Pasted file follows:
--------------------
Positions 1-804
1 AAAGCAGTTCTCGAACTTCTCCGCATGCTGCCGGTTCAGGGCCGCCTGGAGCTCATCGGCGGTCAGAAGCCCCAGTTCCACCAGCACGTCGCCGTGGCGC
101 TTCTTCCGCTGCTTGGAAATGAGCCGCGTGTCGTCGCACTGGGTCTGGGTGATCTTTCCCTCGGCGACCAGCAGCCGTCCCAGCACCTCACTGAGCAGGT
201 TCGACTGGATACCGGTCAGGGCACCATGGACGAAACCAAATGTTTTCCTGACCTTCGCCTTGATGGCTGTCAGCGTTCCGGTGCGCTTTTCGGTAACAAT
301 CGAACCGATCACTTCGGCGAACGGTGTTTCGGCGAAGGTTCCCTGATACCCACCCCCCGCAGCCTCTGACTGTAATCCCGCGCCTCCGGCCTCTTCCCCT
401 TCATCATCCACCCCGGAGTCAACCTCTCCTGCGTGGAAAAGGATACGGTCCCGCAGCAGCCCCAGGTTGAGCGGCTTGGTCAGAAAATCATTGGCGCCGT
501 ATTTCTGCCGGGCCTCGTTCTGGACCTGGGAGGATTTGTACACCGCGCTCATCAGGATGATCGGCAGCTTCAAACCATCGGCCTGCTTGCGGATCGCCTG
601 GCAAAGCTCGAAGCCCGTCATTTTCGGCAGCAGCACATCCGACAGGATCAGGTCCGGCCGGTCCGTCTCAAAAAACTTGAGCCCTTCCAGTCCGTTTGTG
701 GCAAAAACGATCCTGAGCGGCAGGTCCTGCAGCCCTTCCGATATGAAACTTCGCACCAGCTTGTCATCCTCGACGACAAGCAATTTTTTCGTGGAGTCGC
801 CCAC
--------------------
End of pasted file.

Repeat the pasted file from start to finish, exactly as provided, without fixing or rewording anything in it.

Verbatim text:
Positions 1-804
1 AAAGCAGTTCTCGAACTTCTCCGCATGCTGCCGGTTCAGGGCCGCCTGGAGCTCATCGGCGGTCAGAAGCCCCAGTTCCACCAGCACGTCGCCGTGGCGC
101 TTCTTCCGCTGCTTGGAAATGAGCCGCGTGTCGTCGCACTGGGTCTGGGTGATCTTTCCCTCGGCGACCAGCAGCCGTCCCAGCACCTCACTGAGCAGGT
201 TCGACTGGATACCGGTCAGGGCACCATGGACGAAACCAAATGTTTTCCTGACCTTCGCCTTGATGGCTGTCAGCGTTCCGGTGCGCTTTTCGGTAACAAT
301 CGAACCGATCACTTCGGCGAACGGTGTTTCGGCGAAGGTTCCCTGATACCCACCCCCCGCAGCCTCTGACTGTAATCCCGCGCCTCCGGCCTCTTCCCCT
401 TCATCATCCACCCCGGAGTCAACCTCTCCTGCGTGGAAAAGGATACGGTCCCGCAGCAGCCCCAGGTTGAGCGGCTTGGTCAGAAAATCATTGGCGCCGT
501 ATTTCTGCCGGGCCTCGTTCTGGACCTGGGAGGATTTGTACACCGCGCTCATCAGGATGATCGGCAGCTTCAAACCATCGGCCTGCTTGCGGATCGCCTG
601 GCAAAGCTCGAAGCCCGTCATTTTCGGCAGCAGCACATCCGACAGGATCAGGTCCGGCCGGTCCGTCTCAAAAAACTTGAGCCCTTCCAGTCCGTTTGTG
701 GCAAAAACGATCCTGAGCGGCAGGTCCTGCAGCCCTTCCGATATGAAACTTCGCACCAGCTTGTCATCCTCGACGACAAGCAATTTTTTCGTGGAGTCGC
801 CCAC